The detainee in the cage outside the prison hospital psych ward never broke stride on a treadmill as a knot of reporters went past.
Thunk, thunk, thunk, went his feet as he kept the beat behind green sniper netting that obscured all but his silhouette. A soldier stood watch.
No one would explain who the man was, in keeping with prison camp policy that prohibits discussion of individual patients among the last 148 captives at the war-on-terror prison.
But he was still there an hour later — thunk, thunk, thunk — running at the same pace as the military hustled the media out, past an idling white van with a cell inside for a detainee.
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It’s the first Tuesday in November, just another day as Guantánamo grinds on toward the detention center’s 14th year as the most expensive prison on earth with no end in sight. President Barack Obama ordered it emptied in 2009, on his second day in office, and people here are dubious that it will be done before his last day.
It will close “a year from now, six months from now, 10 years from now — I don’t know,” says Zak, a Pentagon employee who has served as the prison’s Muslim cultural adviser since 2005.
“My focus is to ensure that I have operationally effective and safe facilities for a mission with an indeterminate end date,” says Rear Adm. Kyle Cozad, the 14th commander of the prison operation.
One captive was let out this month, the seventh detainee to leave this year, to a rehabilitation center in his native Kuwait after nearly 13 years in U.S. custody. Six more men await the outcome of Uruguayan elections to see if President Jose Mujica’s successor will make good on a February offer to resettle them. Another six to eight are in the pipeline for transfers to Afghanistan and Europe, according to administration officials, with security assurances.
In all 779 foreign men have been held at Guantánamo since the prison opened Jan. 11, 2002. Nine have died here. Those who got out were repatriated or resettled by far-flung American allies such as Palau in the South Pacific and Slovakia in central Europe.
Meantime, Guantánamo grinds on, churning through temporary forces doing mostly nine-month tours managing a largely “compliant” prisoner population — as well as the so-called 10 per centers, who constantly give the guards problems and pass their days mostly in lockdown.
The admiral has a four-year plan to build new barracks for the troops and a new kitchen to feed both guards and guarded. Also, if Congress funds it, a $69 million new lockup will be built for Guantánamo’s most prized detainees — the 15 former CIA captives, seven awaiting trial, and none approved for transfer, even with security assurances.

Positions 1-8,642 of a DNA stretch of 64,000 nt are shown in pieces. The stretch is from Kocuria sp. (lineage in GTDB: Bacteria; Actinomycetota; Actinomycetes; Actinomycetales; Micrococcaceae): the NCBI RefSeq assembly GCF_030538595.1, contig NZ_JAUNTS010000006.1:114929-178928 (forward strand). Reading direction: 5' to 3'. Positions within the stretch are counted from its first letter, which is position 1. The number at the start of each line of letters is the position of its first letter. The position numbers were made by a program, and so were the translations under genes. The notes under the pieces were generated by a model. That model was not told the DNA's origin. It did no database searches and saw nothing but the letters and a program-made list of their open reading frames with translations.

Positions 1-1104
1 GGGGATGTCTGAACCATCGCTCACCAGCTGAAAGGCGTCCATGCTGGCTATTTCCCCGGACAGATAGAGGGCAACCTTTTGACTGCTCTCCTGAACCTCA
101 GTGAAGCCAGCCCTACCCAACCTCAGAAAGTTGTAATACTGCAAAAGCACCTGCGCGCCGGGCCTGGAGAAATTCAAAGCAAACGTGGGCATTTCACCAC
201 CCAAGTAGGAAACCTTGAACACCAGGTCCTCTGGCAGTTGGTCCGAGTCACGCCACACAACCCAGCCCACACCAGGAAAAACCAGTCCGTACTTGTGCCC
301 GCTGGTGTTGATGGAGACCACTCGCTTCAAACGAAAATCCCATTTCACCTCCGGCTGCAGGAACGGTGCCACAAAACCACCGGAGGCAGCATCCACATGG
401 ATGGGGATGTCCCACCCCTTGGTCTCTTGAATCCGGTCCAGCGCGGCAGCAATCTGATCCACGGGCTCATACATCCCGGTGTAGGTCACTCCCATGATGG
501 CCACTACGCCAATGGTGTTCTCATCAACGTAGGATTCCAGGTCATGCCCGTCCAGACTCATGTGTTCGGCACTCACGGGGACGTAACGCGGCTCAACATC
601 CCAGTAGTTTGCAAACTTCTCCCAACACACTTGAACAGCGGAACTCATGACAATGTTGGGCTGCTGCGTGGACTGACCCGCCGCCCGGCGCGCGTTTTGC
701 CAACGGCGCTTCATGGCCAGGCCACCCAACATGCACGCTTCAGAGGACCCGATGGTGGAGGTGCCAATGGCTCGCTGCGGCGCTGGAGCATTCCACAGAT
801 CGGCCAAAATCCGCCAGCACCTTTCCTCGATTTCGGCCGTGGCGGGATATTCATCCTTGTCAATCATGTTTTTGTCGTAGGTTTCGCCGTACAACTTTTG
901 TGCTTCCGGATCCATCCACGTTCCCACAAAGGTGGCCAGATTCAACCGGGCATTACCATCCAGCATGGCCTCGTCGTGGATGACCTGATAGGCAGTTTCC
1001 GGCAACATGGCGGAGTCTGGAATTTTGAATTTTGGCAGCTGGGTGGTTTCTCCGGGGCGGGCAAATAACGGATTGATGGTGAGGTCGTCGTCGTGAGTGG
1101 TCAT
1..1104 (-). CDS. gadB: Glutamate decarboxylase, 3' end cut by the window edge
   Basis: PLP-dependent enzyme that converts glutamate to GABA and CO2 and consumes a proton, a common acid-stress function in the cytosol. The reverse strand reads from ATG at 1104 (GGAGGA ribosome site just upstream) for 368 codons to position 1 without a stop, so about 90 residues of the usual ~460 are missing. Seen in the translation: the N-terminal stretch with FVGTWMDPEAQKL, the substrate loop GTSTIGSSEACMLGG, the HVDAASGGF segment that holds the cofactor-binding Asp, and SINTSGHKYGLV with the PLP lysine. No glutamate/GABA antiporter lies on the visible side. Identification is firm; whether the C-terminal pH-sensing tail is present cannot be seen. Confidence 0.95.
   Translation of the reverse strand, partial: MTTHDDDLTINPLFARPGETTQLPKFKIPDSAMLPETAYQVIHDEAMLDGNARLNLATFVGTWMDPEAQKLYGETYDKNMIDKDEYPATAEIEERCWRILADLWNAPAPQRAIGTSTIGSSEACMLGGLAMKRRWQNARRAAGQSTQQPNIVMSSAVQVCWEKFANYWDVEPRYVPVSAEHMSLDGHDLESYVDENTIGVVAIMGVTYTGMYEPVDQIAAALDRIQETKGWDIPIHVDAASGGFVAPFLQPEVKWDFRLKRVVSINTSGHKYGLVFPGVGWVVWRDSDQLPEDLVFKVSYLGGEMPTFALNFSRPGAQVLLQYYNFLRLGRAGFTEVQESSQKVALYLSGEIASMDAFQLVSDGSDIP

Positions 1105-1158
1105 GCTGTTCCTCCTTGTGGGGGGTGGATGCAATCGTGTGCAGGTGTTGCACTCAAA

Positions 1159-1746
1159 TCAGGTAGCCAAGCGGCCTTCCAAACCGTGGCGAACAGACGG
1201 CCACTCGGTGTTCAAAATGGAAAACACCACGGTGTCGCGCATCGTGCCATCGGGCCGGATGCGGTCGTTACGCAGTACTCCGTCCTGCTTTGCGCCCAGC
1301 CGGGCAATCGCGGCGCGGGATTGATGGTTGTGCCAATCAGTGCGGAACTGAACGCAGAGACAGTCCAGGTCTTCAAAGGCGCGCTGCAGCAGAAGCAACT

And the warden, who arrived this summer, doesn’t see the last detainee leaving before this commander in chief leaves office. “I think that’s an unrealistic hope,” said Army Col. David Heath. “I’ll run it the best I can until either I’m told to close it or I leave.” His tour ends in the summer of 2016.
But there are signs that life has eased for both captives and captors since the military cracked down on disobedience during the bitter hunger strike in the summer of 2013 and locked nearly every prisoner alone in his cell for long stretches at a time.
Now, according to the guard commanders, more than half of Guantánamo’s captives follow the rules — don’t spit on the guards, aren’t on hunger strike — and are allowed time with other captives in communal areas for up to 22 hours a day. Rule breakers get two to eight hours in outdoor communal recreation yards, according to Heath.
Heath says he has tinkered with the program, in particular offering troublemakers the eight hours in the recreation yard to try to encourage good behavior, without success. “We have a handful who continue to be actively in the fight,” says his boss, Cozad.
The cultural adviser seems to have run out of ideas for incentives. “If we give them 10 CDs, they want 20. If we give them two apples, they want four,” says Zak. What they really want “is to be out of here one day.”
Heath has spent much of his career in military policing and doesn’t come off as particularly distressed by a phenomenon that obsessed some of his predecessors — the detainees who throw a brew of their blood, feces and other bodily fluids at passing guards.
Earlier in his career, says Heath, he ran a lockup at Fort Lewis, Washington, where U.S. soldiers did the same thing. At Guantánamo, the troops call it “splashing.” But from what Heath has seen, “they’re squirting.”
A captive attempts this about once a day, he says, mostly in the disciplinary cell block for about a dozen of the most uncooperative men.
And, says Heath, his guards don’t complain to him about it. They know “it’s a hazard of the job” and get special protective gear for their turn on the disciplinary block, another part of the grind at Guantánamo.
Meantime, the military is still shielding basic information it once confidently disclosed.